time k that involve (ik , uk ). In particular, let nk be the number of times the
current state control pair (ik , uk ) has been generated up to and including
time k, and let

Tk = t | (it , ut ) = (ik , uk ), 0 t k

be the set of corresponding time indexes. The algorithm is given by

Qk+1 (i, u) = (Fk Qk )(i, u), (i, u), (6.108)

where the components of the vector Fk Qk are defined by


 
1 X
(Fk Qk )(ik , uk ) = g(it , ut , jt ) + min Qk (jt , v) , (6.109)
nk vU(jt )
tTk

(Fk Qk )(i, u) = Qk (i, u), (i, u) 6= (ik , uk ). (6.110)


Comparing the preceding equations and Eq. (6.103), and using the law of
large numbers, it is clear that for each (i, u), we have with probability 1

lim (Fk Qk )(i, u) = (F Qk )(i, u),


k, kT (i,u)


where T (i, u) = k | (ik , uk ) = (i, u) . From this, the sup-norm contrac-
tion property of F , and the attendant asynchronous convergence properties
of the value iteration algorithm Q := F Q, it can be shown that the algo-
rithm (6.108)-(6.110) converges with probability 1 to the optimal Q-factors

Generally, iteration with a mapping that is either a contraction with re-


spect to a weighted sup-norm, or has some monotonicity properties and a fixed
point, converges when executed asynchronously (i.e., with different frequencies
for different components, and with iterates that are not up-to-date). One or
both of these properties are present in discounted and stochastic shortest path
problems. As a result, there are strong asynchronous convergence guarantees for
value iteration for such problems, as shown in Bertsekas [Ber82]. A general con-
vergence theory of distributed asynchronous algorithms was developed in [Ber83]
and has been discussed in detail in the book [BeT89].
Sec. 6.4 Q-Learning 403

[assuming again that all state-control pairs (i, u) are generated infinitely
often within the sequence {(ik , uk )}].
From the point of view of convergence rate, the algorithm (6.108)-
(6.110) is quite satisfactory, but unfortunately it may have a significant
drawback: it requires excessive overhead per iteration to calculate the
Monte Carlo estimate (Fk Qk )(ik , uk ) using Eq. (6.109). In particular, while
the term
1 X
g(it , ut , jt ),
nk
tTk

in this equation can be recursively updated with minimal overhead, the


term
1 X
min Qk (jt , v) (6.111)
nk vU(jt )
tTk

must be completely recomputed at each iteration, using the current vector


Qk . This may be impractical, since the above summation may potentially
involve a very large number of terms.

We note a special type of problem where the overhead involved in updating


the term (6.111) may be manageable. This is the case where for each pair (i, u)
the set S(i, u) of possible successor states j [the ones with pij (u) > 0] has small
cardinality. Then for each (i, u), we may maintain the numbers of times that each
successor state j S(i, u) has occurred up to time k, and use them to compute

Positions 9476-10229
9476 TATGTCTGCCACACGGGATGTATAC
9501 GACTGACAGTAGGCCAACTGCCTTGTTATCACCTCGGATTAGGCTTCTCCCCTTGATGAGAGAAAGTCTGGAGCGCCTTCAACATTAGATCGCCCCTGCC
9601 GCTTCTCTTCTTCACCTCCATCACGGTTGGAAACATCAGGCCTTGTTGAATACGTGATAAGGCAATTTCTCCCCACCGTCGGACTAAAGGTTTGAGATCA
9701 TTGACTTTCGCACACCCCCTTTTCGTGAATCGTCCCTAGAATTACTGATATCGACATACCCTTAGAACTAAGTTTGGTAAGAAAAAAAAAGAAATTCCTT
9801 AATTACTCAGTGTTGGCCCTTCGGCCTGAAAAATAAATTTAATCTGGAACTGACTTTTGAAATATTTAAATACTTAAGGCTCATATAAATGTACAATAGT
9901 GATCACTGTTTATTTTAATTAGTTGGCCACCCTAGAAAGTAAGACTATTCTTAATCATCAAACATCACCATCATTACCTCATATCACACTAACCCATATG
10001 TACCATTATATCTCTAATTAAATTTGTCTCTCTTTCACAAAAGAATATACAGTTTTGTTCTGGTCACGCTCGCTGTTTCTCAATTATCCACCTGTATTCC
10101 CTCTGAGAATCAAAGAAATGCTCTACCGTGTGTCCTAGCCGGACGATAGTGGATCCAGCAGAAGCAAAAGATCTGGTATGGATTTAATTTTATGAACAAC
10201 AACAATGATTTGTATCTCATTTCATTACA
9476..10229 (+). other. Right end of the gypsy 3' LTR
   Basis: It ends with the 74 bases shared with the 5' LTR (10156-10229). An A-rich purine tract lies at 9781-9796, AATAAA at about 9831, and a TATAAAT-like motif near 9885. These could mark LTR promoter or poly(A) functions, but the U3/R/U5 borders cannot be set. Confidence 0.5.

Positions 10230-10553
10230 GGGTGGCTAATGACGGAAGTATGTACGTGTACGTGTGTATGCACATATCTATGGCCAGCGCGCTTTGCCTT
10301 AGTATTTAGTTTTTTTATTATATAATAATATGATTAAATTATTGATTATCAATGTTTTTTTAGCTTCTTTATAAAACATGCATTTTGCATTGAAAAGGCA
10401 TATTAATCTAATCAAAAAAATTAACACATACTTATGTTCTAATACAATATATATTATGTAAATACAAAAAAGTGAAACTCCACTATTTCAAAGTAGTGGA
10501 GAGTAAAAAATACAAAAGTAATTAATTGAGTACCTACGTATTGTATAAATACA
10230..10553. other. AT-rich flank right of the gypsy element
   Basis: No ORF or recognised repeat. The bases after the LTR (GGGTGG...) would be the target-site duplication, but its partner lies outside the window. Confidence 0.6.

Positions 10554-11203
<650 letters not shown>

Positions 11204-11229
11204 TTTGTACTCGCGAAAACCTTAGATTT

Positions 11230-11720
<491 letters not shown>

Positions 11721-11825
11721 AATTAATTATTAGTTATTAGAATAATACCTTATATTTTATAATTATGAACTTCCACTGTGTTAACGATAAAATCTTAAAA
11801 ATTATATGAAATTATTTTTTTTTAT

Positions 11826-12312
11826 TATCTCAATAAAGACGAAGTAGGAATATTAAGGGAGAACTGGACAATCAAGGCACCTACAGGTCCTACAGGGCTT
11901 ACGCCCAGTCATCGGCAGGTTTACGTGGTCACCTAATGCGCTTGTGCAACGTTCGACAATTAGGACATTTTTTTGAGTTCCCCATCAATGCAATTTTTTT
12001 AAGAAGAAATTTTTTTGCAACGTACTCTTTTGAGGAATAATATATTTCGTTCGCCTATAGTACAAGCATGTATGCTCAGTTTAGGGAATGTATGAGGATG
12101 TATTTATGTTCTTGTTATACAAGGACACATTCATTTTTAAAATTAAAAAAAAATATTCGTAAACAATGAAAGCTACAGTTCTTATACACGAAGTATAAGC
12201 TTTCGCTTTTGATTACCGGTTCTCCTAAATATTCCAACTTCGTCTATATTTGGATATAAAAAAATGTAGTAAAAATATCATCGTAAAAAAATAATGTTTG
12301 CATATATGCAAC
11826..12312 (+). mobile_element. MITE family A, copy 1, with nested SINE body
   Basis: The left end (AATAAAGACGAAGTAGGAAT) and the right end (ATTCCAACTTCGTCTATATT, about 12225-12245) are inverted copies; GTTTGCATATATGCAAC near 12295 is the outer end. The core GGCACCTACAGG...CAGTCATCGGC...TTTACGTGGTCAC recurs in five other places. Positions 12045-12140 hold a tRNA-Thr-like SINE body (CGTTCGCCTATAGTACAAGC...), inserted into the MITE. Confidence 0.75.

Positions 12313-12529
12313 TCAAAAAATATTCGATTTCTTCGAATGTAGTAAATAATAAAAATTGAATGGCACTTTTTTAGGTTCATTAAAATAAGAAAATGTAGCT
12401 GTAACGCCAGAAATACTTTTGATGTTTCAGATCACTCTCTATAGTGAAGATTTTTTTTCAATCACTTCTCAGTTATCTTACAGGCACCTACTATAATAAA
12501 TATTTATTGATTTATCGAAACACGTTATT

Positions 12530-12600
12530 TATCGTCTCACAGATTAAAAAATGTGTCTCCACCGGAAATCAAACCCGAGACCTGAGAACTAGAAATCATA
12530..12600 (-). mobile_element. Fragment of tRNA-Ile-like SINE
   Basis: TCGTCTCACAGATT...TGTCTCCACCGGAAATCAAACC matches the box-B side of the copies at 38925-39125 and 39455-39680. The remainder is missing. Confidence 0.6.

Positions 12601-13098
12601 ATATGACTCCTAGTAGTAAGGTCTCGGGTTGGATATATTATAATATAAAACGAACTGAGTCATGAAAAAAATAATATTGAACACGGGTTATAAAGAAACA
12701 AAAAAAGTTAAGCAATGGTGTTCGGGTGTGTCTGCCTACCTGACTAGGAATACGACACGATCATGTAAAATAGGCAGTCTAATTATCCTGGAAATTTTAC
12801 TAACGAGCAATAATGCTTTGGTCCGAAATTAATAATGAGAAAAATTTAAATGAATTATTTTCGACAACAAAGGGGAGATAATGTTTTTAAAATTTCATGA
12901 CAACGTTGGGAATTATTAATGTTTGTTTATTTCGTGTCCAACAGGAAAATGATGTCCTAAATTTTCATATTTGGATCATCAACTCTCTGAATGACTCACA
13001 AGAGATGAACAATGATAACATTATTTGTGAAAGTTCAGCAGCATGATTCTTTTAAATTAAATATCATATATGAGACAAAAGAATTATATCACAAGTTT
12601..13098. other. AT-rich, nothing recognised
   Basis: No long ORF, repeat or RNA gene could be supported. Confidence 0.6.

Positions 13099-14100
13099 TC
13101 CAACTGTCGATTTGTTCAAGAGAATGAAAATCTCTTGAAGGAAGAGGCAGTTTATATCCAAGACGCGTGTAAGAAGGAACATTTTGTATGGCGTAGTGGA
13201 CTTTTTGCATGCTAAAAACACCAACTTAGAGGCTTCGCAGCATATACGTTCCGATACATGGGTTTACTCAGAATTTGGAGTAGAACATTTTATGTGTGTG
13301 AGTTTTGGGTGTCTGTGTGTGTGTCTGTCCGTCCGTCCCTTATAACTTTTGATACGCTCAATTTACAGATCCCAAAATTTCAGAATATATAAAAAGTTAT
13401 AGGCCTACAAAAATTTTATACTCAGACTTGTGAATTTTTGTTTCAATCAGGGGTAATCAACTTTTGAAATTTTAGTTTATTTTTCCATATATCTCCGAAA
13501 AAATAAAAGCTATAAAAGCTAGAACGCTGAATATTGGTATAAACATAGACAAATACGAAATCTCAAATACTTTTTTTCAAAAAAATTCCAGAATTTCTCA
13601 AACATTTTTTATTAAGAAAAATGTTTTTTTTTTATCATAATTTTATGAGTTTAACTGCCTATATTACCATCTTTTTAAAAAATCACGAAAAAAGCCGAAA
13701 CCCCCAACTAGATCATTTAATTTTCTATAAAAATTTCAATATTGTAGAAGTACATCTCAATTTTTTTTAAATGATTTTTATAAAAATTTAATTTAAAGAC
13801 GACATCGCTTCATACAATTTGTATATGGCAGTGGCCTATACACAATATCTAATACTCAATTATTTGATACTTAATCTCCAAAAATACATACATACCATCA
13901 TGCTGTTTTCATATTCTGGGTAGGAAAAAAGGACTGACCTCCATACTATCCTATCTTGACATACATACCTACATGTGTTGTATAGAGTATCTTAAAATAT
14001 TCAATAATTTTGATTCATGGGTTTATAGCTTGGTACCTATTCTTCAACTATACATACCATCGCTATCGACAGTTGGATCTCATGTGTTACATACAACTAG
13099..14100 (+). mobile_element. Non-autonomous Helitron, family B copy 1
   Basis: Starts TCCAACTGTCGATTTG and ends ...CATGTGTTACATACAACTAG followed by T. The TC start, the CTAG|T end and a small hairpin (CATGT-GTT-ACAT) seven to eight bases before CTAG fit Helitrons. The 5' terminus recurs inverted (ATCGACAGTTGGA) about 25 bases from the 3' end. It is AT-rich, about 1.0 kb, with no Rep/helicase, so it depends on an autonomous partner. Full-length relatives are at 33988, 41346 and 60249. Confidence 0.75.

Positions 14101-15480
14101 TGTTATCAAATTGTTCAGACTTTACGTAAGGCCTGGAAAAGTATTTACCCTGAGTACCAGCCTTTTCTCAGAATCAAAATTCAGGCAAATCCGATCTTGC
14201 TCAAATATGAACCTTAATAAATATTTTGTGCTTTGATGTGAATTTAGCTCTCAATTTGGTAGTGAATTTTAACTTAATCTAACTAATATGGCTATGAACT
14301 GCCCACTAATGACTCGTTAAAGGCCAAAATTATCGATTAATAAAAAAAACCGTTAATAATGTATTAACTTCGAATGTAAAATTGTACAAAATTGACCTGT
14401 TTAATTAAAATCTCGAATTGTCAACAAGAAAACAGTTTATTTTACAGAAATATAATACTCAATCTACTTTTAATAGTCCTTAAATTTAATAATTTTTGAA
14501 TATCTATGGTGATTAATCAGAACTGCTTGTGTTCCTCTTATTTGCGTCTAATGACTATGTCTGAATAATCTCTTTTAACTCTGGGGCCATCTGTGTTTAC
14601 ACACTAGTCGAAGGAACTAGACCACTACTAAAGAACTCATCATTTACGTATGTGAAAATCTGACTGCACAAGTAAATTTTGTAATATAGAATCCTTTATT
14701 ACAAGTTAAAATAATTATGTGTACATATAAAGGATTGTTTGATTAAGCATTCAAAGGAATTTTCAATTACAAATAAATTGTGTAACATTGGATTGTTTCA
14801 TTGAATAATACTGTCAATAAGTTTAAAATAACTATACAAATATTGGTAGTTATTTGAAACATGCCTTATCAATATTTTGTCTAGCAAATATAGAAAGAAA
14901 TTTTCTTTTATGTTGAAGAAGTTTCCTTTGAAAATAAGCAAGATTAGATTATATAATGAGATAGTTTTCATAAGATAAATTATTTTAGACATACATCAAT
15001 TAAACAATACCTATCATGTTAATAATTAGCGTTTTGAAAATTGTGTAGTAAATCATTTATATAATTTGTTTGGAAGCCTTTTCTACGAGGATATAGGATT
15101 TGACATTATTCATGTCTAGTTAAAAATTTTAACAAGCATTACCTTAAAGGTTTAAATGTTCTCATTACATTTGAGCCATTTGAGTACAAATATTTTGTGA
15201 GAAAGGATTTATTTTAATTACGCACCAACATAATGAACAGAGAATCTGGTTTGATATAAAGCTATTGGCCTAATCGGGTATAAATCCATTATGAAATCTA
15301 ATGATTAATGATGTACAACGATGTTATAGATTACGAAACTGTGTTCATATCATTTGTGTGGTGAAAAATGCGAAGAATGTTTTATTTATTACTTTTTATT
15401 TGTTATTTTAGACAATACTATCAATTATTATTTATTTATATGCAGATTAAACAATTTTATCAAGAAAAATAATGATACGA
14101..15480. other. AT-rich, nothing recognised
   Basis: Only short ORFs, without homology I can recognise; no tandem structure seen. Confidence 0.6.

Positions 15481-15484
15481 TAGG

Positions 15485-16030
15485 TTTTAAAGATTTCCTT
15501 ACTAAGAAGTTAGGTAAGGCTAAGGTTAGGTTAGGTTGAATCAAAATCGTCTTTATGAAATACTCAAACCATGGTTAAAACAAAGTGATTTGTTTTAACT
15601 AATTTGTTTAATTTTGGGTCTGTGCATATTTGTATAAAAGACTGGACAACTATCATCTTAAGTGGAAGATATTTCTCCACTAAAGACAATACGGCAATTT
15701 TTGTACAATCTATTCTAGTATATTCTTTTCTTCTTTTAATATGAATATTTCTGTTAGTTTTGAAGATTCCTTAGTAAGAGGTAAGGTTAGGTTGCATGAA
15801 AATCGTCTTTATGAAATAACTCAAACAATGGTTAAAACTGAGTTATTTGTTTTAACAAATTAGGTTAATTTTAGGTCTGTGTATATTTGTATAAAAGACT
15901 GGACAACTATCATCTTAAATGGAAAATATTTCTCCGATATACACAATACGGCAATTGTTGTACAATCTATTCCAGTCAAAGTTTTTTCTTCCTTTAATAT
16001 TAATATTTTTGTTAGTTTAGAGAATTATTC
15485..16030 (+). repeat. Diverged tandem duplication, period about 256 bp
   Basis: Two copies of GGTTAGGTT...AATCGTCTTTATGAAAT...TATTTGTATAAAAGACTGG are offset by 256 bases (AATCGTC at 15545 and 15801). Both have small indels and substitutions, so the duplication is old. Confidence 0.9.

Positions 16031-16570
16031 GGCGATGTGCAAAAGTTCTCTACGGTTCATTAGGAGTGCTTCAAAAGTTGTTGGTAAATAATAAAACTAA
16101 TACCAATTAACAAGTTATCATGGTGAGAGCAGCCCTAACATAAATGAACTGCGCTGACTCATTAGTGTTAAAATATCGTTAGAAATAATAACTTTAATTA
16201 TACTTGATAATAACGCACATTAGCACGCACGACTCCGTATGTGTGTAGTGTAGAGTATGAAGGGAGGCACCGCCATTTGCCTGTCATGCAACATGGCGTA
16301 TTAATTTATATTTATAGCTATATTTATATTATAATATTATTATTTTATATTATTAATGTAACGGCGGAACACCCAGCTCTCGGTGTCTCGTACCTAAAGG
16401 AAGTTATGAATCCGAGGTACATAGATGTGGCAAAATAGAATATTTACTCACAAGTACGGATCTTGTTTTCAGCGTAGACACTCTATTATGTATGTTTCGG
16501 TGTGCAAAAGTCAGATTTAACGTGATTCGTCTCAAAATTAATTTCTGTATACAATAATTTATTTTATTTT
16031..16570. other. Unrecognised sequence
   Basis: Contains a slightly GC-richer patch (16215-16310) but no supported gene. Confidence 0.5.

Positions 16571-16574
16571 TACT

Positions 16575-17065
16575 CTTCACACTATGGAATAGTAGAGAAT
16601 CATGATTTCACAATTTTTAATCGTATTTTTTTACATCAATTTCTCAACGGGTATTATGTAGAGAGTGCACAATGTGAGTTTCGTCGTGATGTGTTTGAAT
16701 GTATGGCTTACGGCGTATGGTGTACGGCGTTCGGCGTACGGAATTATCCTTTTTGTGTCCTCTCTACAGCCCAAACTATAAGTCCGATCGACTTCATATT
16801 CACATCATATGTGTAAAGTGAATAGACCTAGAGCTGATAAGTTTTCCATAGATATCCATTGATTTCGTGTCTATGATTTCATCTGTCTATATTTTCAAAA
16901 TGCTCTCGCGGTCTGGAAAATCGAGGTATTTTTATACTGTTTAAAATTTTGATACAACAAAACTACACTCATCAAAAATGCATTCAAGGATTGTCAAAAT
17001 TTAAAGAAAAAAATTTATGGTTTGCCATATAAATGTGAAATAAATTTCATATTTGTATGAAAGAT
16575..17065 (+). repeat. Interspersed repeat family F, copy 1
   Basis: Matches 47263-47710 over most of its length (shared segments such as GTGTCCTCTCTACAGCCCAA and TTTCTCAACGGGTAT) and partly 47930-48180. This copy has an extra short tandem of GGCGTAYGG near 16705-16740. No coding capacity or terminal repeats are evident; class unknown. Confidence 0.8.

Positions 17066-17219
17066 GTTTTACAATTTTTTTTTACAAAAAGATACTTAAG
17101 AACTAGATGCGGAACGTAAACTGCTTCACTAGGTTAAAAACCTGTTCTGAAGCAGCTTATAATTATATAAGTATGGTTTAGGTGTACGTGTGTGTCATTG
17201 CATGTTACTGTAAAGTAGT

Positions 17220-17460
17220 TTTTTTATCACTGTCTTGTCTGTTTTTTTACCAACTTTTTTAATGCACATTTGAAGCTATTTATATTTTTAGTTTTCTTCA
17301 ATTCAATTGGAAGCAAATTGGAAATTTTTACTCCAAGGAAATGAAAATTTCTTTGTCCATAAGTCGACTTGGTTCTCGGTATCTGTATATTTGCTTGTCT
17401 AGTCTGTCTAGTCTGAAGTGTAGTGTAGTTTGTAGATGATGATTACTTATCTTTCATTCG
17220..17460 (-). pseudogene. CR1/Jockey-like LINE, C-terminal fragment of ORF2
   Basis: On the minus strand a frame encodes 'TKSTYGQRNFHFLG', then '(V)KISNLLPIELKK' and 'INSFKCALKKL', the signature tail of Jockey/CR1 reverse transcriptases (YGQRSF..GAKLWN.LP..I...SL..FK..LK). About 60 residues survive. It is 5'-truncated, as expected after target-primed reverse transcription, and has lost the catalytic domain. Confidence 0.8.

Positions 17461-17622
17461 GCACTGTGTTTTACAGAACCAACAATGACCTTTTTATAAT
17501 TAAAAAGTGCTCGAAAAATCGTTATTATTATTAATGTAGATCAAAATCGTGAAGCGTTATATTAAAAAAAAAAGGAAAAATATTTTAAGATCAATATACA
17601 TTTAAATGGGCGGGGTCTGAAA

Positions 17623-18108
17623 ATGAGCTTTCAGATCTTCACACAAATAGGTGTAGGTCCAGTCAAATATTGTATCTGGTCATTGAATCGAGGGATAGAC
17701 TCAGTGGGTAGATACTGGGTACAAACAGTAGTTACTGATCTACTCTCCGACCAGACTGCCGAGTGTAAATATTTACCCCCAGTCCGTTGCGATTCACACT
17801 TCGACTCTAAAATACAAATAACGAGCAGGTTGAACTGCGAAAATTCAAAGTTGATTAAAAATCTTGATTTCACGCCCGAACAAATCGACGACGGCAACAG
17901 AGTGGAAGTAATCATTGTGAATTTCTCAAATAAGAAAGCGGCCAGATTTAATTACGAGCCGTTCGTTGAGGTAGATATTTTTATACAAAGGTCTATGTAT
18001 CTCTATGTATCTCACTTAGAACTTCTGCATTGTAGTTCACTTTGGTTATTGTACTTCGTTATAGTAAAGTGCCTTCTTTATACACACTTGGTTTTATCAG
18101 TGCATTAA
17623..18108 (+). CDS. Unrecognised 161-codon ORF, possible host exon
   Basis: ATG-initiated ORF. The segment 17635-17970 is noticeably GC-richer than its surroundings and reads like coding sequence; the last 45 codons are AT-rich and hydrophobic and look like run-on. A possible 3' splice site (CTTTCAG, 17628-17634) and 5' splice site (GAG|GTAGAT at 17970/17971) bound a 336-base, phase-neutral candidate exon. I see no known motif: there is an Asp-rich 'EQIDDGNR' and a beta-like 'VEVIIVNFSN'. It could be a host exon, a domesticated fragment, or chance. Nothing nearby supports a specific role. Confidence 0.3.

efficiently the troublesome term (6.111). In particular, we may implement the
algorithm (6.108)-(6.109) as

 
X nk (j)
Qk+1 (ik , uk ) = g(ik , uk , j) + min Qk (j, v) , (6.112)
nk vU (j)
jS(ik ,uk )

where nk (j) is the number of times the transition (ik , j), j S(ik , uk ), occurred
at state ik under uk , in the simulation up to time k, i.e., nk (j) is the cardinality
of the set
{jt = j | t Tk }, j S(ik , uk ).

Note that this amounts to replacing the probabilities pik j (uk ) in the mapping
n (j)
(6.103) with their Monte Carlo estimates kn . While the minimization term in
k
Eq. (6.112), minvU (j) Qk (j, v), has to be computed for all j S(ik , uk ) [rather
than for just jk as in the Q-learning algorithm algorithm (6.104)-(6.106)] the
extra computation is not excessive if the cardinalities of S(ik , uk ) and U (j),
j S(ik , uk ), are small. This approach can be strengthened if some of the
probabilities pik j (uk ) are known, in which case they can be used directly in Eq.
(6.112). Generally, any estimate of pik j (uk ) can be used in place of nk (j)/nk , as
long as the estimate converges to pik j (uk ) as k .
404 Approximate Dynamic Programming Chap. 6

Motivated by the preceding concern, let us modify the algorithm and


replace the offending term (6.111) in Eq. (6.109) with

1 X
min Qt (jt , v), (6.113)
nk vU(jt )
tTk

which can be computed recursively, with minimal extra overhead. This is


the algorithm (6.108), but with the Monte Carlo average (Fk Qk )(ik , uk )
of Eq. (6.109) approximated by replacing the term (6.111) with the term
(6.113), which depends on all the iterates Qt , t Tk . This algorithm has
the form
 
1 X
Qk+1 (ik , uk ) = g(it , ut , jt ) + min Qt (jt , v) , (i, u),
nk vU(jt )
tTk
(6.114)
and
Qk+1 (i, u) = Qk (i, u), (i, u) 6= (ik , uk ). (6.115)
We now show that this (approximate) value iteration algorithm is essen-
tially the Q-learning algorithm.
Indeed, let us observe that the iteration (6.114) can be written as
 
nk 1 1
Qk+1 (ik , uk ) = Qk (ik , uk )+ g(ik , uk , jk ) + min Qk (jk , v) ,
nk nk vU(jk )

or  
1 1
Qk+1 (ik , uk ) = 1 Qk (ik , uk ) + (Fk Qk )(ik , uk ),